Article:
Malebranche, Nicolas (1638–1715)

DOI: 10.4324/9780415249126-DA055-2
Version: v2,  Published online: 2015
Retrieved December 12, 2018, from

6. Philosophical theology

Malebranche’s occasionalism takes on greater importance in the context of his theodicy, or justification of God’s ways in the realms of nature and grace. In his Traité de la nature et de la grace (1680), Malebranche undertakes the task of explaining how God’s omnipotence, benevolence and perfection can be reconciled with the persistence of evil and imperfections in the natural world (including human suffering and sin) and with the apparent unfairness and inefficiency in the distribution of divine grace and everlasting happiness.

Our concept of God tells us that God is infinitely wise, good, powerful and perfect. And yet the world which God has created certainly appears to us to be quite imperfect in its details and full of disorders of every variety. As Theodore, Malebranche’s spokesman in the Entretiens sur la métaphysique, exclaims, ‘The Universe then is the most perfect that God can make? But really! So many monsters, so many disorders, the great number of impious men – does all this contribute to the perfection of the universe?’ (1688: 211). Aristes, his interlocutor, is led thereby to wonder either about the efficacy of God’s will or the benevolence of God’s intentions.

The resolution of this conundrum, as presented in both the Entretiens and the Traité, is to be found in the consideration not just of the particular, superficial and obvious details of the universe, but also of the means undertaken to achieve and sustain the whole. God, according to Malebranche, looks not only to the final result of his creative act (that is, to the goodness and perfection of the world per se), but also to his work or ways of operation. And the activity or means most expressive of God’s nature are of maximum simplicity, uniformity, fecundity and universality. God does not accomplish by complex means that which can be accomplished by simple means; and God does not execute with many particular volitions that which can be executed by a few general volitions. This holds true even if it means that the world created by God could be spared some imperfections were God to compromise the simplicity and generality of his operations. Thus, the perfection of the world in its details as a product is completely relative to the mode of activity that is most worthy of God. God might increase the absolute perfection of the world, perhaps by decreasing the number of defects or evils therein. But this would entail greater complexity in the divine ways and constant departures from the general laws of nature established at creation.

Thus, the world that God has created is the one of the infinitely many possible worlds that best reconciles perfection of design with simplicity and generality of means of production and conservation. By a number of ‘particular volitions’ – that is, volitions that are ad hoc and not occasioned by some prior event in accordance with some law of nature – God could correct deformities of birth, keep fruit from rotting on trees, prevent physical disasters about to occur by the regular course of the laws of nature, and forestall sin and wickedness. But, Malebranche insists, ‘we must be careful not to require constant miracles from God, nor to attribute them to him at every moment’ (1680: 34). God, in other words, acts only by ‘general volitions’ – that is, volitions that are in accordance with some law and whose operation is occasioned by a prior event, as dictated by that law – and the most simple ways.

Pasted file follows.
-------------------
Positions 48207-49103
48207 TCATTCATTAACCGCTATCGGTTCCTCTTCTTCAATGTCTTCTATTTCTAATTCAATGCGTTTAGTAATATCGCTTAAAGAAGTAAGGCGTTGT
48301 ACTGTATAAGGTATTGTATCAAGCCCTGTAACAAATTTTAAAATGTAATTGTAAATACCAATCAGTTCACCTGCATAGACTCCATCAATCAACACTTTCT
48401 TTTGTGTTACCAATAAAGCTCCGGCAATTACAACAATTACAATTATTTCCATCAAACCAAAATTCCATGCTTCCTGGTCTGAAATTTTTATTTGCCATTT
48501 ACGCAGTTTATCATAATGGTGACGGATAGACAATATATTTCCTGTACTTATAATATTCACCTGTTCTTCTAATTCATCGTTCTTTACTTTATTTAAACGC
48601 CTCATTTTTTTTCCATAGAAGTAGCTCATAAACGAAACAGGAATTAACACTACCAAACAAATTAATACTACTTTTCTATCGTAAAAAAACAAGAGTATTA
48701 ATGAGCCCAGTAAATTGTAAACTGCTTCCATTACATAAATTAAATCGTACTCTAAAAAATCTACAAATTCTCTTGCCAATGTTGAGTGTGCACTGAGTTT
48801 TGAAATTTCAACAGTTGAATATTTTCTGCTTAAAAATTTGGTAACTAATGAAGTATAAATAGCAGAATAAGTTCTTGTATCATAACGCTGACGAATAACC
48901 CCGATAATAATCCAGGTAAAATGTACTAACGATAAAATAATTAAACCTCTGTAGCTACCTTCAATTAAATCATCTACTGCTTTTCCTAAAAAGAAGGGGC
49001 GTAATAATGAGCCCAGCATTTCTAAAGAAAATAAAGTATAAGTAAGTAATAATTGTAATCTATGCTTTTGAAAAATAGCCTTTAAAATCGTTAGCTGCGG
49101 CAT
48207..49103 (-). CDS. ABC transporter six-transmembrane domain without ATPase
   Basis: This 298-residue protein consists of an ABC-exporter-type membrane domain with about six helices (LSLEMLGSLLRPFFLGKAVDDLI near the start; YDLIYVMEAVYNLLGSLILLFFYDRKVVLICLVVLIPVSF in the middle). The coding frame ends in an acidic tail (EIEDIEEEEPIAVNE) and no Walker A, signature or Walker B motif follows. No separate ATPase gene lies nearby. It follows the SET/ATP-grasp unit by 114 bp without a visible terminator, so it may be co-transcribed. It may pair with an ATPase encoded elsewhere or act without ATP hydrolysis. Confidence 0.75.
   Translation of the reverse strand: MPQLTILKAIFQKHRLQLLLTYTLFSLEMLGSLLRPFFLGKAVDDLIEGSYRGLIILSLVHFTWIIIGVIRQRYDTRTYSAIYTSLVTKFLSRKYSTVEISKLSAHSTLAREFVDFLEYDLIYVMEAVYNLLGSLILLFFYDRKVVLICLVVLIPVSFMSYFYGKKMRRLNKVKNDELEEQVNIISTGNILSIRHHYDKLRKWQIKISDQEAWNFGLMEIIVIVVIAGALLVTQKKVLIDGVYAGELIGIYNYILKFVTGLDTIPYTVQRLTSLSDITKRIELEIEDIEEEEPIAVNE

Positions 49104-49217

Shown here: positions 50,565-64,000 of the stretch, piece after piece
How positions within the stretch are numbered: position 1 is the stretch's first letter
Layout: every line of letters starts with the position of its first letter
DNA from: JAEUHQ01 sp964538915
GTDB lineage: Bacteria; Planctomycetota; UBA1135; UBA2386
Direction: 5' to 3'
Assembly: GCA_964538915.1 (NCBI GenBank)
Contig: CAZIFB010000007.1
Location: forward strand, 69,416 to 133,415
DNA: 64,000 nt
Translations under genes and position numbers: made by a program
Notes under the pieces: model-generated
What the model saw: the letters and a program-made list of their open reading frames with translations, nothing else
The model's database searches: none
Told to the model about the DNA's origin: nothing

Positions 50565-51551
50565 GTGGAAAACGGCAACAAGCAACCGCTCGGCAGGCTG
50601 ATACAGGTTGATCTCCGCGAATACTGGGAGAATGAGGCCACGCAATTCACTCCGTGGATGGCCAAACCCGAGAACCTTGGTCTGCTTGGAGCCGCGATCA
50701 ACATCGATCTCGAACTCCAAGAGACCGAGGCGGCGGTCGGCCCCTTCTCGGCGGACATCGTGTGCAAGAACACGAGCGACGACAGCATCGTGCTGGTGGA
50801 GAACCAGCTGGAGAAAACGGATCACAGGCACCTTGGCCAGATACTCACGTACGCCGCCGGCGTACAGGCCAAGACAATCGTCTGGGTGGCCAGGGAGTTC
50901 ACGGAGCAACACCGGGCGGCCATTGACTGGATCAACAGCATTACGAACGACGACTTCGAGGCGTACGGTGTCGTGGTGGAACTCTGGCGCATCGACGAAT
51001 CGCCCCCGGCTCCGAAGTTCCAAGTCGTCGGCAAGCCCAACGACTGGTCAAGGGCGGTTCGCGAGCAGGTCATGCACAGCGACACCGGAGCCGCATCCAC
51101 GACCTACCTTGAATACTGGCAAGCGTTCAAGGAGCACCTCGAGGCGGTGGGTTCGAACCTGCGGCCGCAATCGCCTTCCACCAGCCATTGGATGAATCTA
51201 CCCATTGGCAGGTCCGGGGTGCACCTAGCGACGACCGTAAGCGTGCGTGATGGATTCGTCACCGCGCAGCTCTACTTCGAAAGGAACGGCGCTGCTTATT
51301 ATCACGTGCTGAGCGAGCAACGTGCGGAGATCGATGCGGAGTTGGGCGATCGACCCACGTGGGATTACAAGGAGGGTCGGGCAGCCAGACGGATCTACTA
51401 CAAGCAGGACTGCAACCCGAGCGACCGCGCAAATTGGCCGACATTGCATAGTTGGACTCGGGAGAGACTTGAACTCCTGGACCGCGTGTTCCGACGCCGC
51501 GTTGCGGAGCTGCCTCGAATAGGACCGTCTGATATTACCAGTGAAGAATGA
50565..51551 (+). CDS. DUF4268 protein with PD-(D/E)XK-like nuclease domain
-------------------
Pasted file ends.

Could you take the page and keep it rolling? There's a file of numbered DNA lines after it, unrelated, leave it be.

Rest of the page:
Similar considerations apply to the problem of grace. A benevolent God wills, with what Malebranche calls a ‘simple volition’, that sinners convert and that all humans should be saved. But clearly not all humans are saved; many are lost. And not all those who are saved appear to be worthy of salvation or ready to receive grace. The anomaly is again explained by the generality of God’s volitions. The distribution of grace is governed by certain general laws willed by God, and the occasional causes responsible for the actual distribution of grace in accordance with those laws are the thoughts and desires in the human soul of Jesus Christ. Because Jesus qua human has finite cognitive capacities, he cannot at any given time attend to all the relevant facts about the agent upon whom grace is to be bestowed – for example, whether they are ready to make the best use of it – or actually think of all who deserve to be saved. Thus, as with the distribution of evil and imperfection in the natural world, God allows grace to be distributed unevenly and even inequitably by the laws of grace in combination with the occasional causes that activate them.

It was the Traité, with its claim that God wills to save all humans and the implication that God’s volitions are not always efficacious (since not everyone is saved), that initially aroused Arnauld’s ire and occasioned his attack on Malebranche’s whole system. Arnauld, as a Jansenist, was committed first and foremost to a strong doctrine of predestination and to the efficacy of divine volitions, particularly in the matter of grace. Pierre Bayle rallied to Malebranche’s defence on this and other issues, and the pages of Bayle’s Nouvelles de la république des lettres in the 1680s became an important battleground for the debates instigated by Malebranche’s works.

Citing this article:
Nadler, Steven. Philosophical theology. Malebranche, Nicolas (1638–1715), 2015, doi:10.4324/9780415249126-DA055-2. Routledge Encyclopedia of Philosophy, Taylor and Francis,
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